Chevy 4.3 Information

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The Chevy 4.3-liter V-6 engine is a durable, compact motor used to power Chevrolet trucks, vans and some passenger cars. Although it displaces only 262 cubic inches, it is powerful enough to power full-size trucks. For more than 25 years the Chevy 4.3 filled a niche between the 5-liter V-8s and the inline four-cylinder engines. It is perhaps Chevrolet’s most popular six-cylinder engine.

Origins

  • The versatile 4.3-liter V-6 debuted in 1985 to replace the venerable 229-cubic-inch V-6 that was a mainstay for the El Camino, in which production was drawing to an end, and full-size Chevy passenger cars. The Chevy 4.3 also served to replace the 250 V-6 found in full-size trucks and vans, according to Novak-Adapt.com.

Early Version

  • The initial 4.3 featured a 4-inch bore and 3.48-inch stroke. It had the same dimensions as the 350 V-8--hence its nickname, the "three-quarter 350." Equipped with a four-barrel carburetor and a 9.3-1 compression ratio, the 1985 version of the 4.3 was capable of 155 horsepower and 230 pound-feet of torque, the twisting power generated for quick acceleration. A less powerful version generated 130 horsepower and 210 pound-feet of torque.

Improvements

  • In 1992, Chevrolet focused on minimizing vibration by placing the balance shaft on top of the top timing gear and redesigning the timing chain cover to accommodate the change. The result was a smoother running engine. Further, the compression ratio was dropped to 9.1-1. Horsepower was increased to 170 and torque to a fairly generous 260 pound-feet.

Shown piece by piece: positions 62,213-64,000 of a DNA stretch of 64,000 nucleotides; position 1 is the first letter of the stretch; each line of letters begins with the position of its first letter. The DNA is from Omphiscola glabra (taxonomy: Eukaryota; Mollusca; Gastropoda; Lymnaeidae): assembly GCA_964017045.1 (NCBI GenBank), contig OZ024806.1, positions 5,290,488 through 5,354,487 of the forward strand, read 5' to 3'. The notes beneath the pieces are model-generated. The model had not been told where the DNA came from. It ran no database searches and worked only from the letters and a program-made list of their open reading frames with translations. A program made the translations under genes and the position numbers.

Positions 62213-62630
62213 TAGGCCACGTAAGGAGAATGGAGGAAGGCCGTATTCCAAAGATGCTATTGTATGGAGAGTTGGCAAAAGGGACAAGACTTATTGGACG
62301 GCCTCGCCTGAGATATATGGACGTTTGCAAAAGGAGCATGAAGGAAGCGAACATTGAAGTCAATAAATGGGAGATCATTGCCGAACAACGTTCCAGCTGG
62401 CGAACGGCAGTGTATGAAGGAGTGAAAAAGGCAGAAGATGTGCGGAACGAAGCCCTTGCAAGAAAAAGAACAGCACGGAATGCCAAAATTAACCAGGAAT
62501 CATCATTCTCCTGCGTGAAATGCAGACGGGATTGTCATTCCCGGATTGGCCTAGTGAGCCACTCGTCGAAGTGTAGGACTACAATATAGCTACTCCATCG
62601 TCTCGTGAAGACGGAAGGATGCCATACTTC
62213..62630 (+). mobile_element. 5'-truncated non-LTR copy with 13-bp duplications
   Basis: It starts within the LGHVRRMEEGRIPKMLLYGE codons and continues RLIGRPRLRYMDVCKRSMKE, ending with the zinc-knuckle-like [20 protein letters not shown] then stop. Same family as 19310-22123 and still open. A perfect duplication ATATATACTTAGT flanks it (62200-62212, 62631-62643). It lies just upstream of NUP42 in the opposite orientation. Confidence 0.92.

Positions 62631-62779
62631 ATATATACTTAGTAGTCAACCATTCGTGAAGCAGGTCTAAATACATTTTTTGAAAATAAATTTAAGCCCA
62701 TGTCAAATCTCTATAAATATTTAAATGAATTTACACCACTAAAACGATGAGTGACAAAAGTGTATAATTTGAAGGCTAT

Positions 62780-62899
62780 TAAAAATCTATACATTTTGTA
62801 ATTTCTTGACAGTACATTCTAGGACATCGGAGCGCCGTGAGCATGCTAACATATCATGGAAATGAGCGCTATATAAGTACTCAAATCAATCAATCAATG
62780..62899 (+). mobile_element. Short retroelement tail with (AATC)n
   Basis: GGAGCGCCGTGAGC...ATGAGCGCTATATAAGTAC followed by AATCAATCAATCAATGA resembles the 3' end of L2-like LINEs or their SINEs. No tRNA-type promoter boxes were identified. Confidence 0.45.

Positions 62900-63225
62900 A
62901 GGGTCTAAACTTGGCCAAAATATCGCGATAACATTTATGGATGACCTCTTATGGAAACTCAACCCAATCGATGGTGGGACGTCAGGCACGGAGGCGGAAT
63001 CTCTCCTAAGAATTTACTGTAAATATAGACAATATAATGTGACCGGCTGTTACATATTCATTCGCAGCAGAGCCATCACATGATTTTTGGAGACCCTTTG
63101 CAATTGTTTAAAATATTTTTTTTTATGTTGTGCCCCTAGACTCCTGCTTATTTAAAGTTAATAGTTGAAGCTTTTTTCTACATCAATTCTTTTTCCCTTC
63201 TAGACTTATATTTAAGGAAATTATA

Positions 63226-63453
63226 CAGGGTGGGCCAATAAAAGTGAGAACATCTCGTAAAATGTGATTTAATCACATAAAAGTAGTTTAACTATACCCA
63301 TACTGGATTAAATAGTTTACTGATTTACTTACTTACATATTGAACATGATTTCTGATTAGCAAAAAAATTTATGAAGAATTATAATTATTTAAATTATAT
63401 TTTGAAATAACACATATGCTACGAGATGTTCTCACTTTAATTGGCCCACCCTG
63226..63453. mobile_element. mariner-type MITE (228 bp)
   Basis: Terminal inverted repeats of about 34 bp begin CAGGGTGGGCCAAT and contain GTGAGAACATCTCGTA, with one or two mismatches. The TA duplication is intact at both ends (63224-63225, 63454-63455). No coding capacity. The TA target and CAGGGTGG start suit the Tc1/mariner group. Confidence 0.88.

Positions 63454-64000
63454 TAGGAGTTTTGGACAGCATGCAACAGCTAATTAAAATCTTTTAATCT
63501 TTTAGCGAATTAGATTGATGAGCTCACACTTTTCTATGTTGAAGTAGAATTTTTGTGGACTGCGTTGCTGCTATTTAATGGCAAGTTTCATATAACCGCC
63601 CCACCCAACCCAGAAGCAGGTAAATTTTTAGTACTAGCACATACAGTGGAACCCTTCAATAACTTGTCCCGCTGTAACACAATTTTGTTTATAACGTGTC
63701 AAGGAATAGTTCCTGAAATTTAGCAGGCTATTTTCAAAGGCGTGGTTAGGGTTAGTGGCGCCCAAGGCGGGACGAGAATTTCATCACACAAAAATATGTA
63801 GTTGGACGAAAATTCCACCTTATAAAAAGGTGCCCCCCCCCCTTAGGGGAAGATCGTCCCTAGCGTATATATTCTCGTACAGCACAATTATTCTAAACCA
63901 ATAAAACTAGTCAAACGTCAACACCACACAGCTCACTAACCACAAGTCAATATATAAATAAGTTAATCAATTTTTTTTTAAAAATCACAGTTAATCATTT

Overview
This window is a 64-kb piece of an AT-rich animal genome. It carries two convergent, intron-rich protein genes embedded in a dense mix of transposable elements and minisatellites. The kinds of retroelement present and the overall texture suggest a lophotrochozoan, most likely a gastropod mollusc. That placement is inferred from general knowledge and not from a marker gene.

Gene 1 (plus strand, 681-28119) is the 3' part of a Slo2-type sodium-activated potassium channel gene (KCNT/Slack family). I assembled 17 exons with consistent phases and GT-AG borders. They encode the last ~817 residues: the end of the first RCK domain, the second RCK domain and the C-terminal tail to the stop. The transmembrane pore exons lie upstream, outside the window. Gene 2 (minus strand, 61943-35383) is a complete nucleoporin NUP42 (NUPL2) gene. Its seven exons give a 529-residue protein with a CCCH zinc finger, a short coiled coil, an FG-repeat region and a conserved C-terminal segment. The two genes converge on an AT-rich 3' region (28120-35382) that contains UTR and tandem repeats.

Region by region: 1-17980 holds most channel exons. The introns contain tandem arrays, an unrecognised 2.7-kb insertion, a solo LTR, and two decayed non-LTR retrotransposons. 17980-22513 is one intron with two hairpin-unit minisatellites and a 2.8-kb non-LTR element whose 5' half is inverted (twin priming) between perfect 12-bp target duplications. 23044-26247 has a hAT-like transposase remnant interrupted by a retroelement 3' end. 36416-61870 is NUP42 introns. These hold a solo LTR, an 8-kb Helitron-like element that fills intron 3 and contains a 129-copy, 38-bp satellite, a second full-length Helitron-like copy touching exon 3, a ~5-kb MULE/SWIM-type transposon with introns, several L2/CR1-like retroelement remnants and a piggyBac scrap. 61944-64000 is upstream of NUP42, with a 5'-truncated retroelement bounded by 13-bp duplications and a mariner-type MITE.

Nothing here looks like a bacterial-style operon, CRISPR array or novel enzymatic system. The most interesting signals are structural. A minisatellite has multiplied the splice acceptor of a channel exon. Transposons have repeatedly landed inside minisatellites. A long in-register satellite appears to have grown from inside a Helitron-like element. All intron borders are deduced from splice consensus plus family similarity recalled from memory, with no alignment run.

Applications

  • The Chevy 4.3-liter engine proved so popular it was placed in Chevrolet and GMC C/K trucks, Chevrolet and GMC G-Series vans, the Astro and Safari minivans, the Impala and Caprice police and taxi vehicles. The Monte Carlo, Pontiac Grand Prix, compact Chevy S-10 trucks, Chevy Blazer SUV and El Camino also were equipped with the 4.3.

Major Changes

  • The Chevy 4.3 underwent two major renovations to develop better efficiency, smoother operation and to create more horsepower. In 1996, the air-fuel mixture flow was improved thanks largely to completely redesigned heads. This brought the 4.3-liter into the Vortec engine family and was marketed as the Vortec 4300. The block was reinforced and an alloy oil pan was added for the S-10 truck, and Chevy Blazer and GMC Jimmy SUVs. In 2002, the fuel injection system was changed to a multiport system to accommodate California emissions requirements. During this period, power was boosted to 200 horsepower and 250 pound-feet of torque.

Turbocharged

  • A turbocharged version of the Chevy 4.3 made a brief appearance from 1991 through 1993. The engine was used in the GMC Syclone and the GMC Typhoon. These two short-wheelbase SUVs were produced in very limited numbers and employed a Mitsubishi turbocharger and Garrett water-air intercooler and electronic fuel injection. The turbocharged 4.3 generated an impressive 280 horsepower and 360 pound-feet of torque.

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